The Nobel Peace Prize winner addressed the U.N....
A group that advocates for homeless youth is London is telling its clients to “hit the road,” because it sees no other alternative.
Due to rising housing costs and a lack of emergency shelters, advocates are strapped and don’t have the resources to provide young people with...
Sexual abuse of children is rampant in India, yet parents are often unaware when their child is being harmed. But a new campaign hopes to mobilize advocates and survivors to change that.
An estimated 7,200 children, including infants, are raped every year in India, according to Human Rights Watch, and many more cases may go unreported. To demonstrate how easy it is for parents to miss the signs, and to encourage them to become more aware, Full Stop, a new advocacy campaign, has released an eye-opening PSA as part of its national initiative.
The video features a sullen boy who’s reluctant to go to soccer practice, and a mom who’s outraged that her son is suddenly resistant about attending the pricey extra-curricular activity. The boy attempts to explain the situation, but just resorts to scribbling on the back of a seat in the car.
Launched by 2014 Nobel Peace Prize winner Kailesh Satyarthi -- who founded child advocacy group Bachpan Bachao Andolan (Save the Childhood Movement) -- Full Stop hopes to empower sex abuse to survivors to speak out and to give families, teachers and first responders the resources to help victims escape the cycle.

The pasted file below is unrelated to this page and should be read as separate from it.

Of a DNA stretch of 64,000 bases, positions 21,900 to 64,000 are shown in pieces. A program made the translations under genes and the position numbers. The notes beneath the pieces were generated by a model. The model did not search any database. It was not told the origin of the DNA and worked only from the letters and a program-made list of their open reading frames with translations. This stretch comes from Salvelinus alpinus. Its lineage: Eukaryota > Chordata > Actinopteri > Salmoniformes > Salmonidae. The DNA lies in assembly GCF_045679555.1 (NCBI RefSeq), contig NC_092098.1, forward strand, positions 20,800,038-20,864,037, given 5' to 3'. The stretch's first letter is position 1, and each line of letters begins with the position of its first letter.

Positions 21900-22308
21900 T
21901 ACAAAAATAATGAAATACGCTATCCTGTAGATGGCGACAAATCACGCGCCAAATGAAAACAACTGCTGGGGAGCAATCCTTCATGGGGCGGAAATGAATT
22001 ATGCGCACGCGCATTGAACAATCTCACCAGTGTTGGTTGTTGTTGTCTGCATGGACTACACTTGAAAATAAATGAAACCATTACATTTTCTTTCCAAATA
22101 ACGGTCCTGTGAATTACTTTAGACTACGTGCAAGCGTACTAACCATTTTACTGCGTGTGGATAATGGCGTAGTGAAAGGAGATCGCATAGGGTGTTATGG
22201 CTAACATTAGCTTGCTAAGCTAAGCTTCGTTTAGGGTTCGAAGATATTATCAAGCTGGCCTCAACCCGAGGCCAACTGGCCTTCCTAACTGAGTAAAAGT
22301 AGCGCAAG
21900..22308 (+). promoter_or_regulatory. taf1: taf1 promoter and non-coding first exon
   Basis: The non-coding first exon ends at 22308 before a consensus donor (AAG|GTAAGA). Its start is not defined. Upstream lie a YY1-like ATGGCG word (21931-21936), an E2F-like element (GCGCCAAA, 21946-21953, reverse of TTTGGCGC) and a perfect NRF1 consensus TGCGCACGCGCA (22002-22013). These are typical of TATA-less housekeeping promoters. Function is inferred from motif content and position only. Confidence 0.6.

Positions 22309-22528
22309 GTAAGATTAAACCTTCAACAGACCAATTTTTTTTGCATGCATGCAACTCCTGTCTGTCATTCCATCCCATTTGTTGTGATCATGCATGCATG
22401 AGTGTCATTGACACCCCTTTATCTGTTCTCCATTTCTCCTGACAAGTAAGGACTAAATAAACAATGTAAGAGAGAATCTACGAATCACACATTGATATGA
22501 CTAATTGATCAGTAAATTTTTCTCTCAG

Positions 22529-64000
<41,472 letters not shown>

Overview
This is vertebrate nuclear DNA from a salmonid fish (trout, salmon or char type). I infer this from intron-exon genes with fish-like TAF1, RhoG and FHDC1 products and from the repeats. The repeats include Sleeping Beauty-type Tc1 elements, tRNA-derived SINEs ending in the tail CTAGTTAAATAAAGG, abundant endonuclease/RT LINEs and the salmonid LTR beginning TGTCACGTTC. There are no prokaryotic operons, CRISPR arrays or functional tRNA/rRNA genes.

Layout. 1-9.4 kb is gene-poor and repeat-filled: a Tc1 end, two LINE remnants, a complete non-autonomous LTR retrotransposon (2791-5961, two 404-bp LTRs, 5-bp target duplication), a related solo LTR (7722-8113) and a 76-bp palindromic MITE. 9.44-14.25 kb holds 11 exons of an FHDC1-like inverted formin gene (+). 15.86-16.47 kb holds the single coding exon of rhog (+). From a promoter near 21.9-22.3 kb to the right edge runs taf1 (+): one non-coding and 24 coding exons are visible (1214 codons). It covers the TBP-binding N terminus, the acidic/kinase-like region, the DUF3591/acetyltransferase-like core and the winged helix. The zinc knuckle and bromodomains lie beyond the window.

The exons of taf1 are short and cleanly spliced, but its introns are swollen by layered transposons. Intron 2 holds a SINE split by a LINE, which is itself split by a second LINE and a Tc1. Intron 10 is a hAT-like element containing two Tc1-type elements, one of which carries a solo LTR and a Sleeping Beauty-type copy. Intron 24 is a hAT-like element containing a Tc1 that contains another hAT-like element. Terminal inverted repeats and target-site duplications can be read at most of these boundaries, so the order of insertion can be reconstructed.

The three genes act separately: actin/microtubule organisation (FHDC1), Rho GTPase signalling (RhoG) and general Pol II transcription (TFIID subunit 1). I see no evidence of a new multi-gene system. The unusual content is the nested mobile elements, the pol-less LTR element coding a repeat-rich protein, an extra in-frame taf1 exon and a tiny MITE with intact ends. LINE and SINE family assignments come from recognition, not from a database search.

Save the Childhood Movement has rescued more than 83,000 children, according to India Today, and works to curb human trafficking and child labor and to promote quality education.
Full Stop will eventually feature survivors’ stories on its website and is encouraging supporters to get involved by donating, volunteering and posting photos of a red hand with the hashtag #FullStop to social media networks.
A photo posted by Poorvi Rai (@poorvirai) on
Find out more about Full Stop and how you can get involved here.
The world could be one step closer to quick and inexpensive Ebola detection thanks to a teenager from Connecticut.
Olivia Hallisey, a junior at Greenwich High School, was awarded $50,000 in scholarship funds in the 2015 Google Science Fair for her innovation that detects...
Princes William and Harry gave the royal treatment to a group of veterans in need in the U.K.
On Wednesday the benevolent brothers joined the BBC’s “DIY SOS,” a reality show that refurbishes homes, to help build abodes for vets struggling with a range of health...
Thousands of homeless people in Hawaii have a better chance of getting off the streets now that they own cell phones.
Blue Jay Wireless, which now operates in 17 states, has recently doled out about 30,000 cell phones to people in need, including homeless people,...
When Mejgon was 11 years old, her father sold her to a married 60-year-old Afghanistan man for two boxes of heroin.
“In my whole life, I’ve never felt love,” Mejgon, who endured years of abuse, told National Geographic photographer Stephanie Sinclair when she was 16.